BB:

Regarding The Running Man — no sir, I had this edition:

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Which I no longer have and need to re-obtain.  (I’ve got that problem with a LOT of the paperback editions that were my first copies.  I got rid of most of them when I began upgrading to hardbacks.  What a fool!  They’re cheap and easy to get, though, I just haven’t made it a priority.)

I can’t say for sure when I first read The Gunslinger and The Drawing of the Three, but it was early in my fandom.  I bought The Waste Lands upon its initial release, and had been anticipating it, so I feel certain I probably read the first two during that initial summer blast of 1990.  The Book Rack had used copies of the trade paperbacks of both — they didn’t carry many of those (they were pretty much entirely paperback, and overwhelmingly mass-market), and they must have really caught my eye, because they were more expensive than mass-markets, but I got ’em anyways.  THOSE copies I never got rid of, because hardbacks of them were impossible to come by for years afterward.  Very pleased with myself that I still have those (as well as the original King-read cassettes of the first three audiobooks).

AB:

Ah, yes. I forgot The Running Man had a movie tie-in cover.

I’ve been very stupid with my book collecting over the years also, but I’m pulling that back together.
Based upon our ages, we have similar overlap with The Dark Tower series. I read The Gunslinger, The Drawing of the Three, and The Waste Lands, pretty much back to back. It took me a long time to get into The Gunslinger. I had several false starts reading it and eventually plowed through it with the promise of the rest of the series to come. Now I have a far greater appreciation of The Gunslinger.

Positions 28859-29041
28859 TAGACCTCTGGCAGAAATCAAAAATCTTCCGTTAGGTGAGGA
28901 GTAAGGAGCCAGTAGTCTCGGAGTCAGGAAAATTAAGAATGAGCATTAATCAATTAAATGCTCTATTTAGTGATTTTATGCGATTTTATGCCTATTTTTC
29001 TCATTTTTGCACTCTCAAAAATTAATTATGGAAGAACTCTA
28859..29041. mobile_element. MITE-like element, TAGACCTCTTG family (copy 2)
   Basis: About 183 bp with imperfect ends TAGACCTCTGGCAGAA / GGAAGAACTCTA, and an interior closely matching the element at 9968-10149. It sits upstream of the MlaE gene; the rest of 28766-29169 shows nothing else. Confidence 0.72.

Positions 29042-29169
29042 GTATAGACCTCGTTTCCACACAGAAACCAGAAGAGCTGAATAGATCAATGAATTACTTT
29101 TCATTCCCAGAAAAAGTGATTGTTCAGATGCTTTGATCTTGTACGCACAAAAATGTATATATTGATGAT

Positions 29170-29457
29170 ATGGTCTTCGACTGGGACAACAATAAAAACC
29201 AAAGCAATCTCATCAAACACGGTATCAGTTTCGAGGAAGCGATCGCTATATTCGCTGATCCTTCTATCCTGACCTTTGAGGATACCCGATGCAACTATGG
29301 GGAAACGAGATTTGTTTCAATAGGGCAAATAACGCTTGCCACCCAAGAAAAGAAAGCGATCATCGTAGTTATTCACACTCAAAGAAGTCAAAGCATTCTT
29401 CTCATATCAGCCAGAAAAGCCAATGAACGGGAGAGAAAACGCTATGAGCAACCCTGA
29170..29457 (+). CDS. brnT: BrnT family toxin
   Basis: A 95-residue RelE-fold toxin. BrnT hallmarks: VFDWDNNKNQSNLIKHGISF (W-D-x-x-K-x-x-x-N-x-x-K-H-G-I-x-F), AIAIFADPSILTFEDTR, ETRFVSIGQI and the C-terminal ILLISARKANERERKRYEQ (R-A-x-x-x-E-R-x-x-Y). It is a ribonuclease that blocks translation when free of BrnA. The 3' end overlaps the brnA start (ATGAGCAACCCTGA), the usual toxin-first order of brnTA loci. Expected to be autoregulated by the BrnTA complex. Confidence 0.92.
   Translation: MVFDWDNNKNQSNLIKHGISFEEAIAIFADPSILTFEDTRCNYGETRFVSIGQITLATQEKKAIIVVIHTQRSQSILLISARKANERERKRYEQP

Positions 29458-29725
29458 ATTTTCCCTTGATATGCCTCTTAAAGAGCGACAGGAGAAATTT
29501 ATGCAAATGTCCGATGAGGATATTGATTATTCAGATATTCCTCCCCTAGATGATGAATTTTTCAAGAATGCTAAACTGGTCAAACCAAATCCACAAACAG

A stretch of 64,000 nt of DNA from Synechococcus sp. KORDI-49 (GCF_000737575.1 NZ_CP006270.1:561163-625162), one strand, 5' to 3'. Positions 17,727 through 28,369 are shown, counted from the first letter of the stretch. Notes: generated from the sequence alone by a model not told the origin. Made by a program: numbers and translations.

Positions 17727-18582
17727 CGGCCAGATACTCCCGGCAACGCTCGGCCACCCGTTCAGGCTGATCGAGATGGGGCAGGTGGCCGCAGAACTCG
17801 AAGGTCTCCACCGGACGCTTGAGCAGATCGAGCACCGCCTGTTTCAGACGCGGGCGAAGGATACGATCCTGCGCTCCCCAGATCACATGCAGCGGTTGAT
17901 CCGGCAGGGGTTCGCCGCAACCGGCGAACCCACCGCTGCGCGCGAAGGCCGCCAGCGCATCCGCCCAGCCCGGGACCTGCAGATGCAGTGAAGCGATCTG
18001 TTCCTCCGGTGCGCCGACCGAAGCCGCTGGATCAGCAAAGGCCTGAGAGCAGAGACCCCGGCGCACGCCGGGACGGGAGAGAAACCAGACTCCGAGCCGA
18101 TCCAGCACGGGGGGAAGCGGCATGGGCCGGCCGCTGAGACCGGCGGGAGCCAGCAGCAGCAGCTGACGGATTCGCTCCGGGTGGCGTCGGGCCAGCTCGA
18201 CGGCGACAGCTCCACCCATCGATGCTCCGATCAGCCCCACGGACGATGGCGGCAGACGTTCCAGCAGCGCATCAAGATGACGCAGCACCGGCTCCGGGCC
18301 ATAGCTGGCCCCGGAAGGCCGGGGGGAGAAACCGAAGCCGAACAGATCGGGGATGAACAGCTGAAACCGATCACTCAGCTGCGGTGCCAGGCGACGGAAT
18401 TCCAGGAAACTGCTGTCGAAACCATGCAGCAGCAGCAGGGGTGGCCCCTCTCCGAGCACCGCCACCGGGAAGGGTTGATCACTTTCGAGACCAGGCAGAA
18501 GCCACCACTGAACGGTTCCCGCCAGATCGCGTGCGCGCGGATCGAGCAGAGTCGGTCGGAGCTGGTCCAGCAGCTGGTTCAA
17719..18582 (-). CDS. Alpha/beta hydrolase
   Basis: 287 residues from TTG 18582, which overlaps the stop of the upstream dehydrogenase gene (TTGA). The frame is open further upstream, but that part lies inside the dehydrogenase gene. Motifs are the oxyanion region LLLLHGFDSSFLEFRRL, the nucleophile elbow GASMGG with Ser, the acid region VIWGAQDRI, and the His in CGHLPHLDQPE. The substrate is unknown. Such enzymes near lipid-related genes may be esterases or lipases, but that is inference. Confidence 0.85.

I read Wizard and Glass not long after it came out. With the rest of the books in the series, it took me a while to catch up. I think I originally read The Dark Tower VII around one year after it came out. The Wind Through the Keyhole I read similarly probably about a year after publication.
What do you think about this series being made into material for the screen at all?

BB:

I think it is like a lot of things: it could work, or it could fall flat on its face.  Pretty much every one of the books is filled to the brim with scenes that could work wonderfully in cinematic language.  Even The Gunslinger, which people write off sometimes.  Between the massacre in Tull, the speaking-demon scene, the flashbacks, the slow mutants, and Jake’s death, I think there is plenty there that could have made for a terrific visual feast.  The problem with it is that it might not exactly be the most commercial movie ever made, so while I wish I could see a straight-up adaptation, I get why I’m not.  If I were producing it personally, I’d probably have made the same decision.

AB:

My thinking is very similar. The Gunslinger was a bit of a trying read the first time through. However, with the benefit of hindsight as to where King was going with it, I now love it.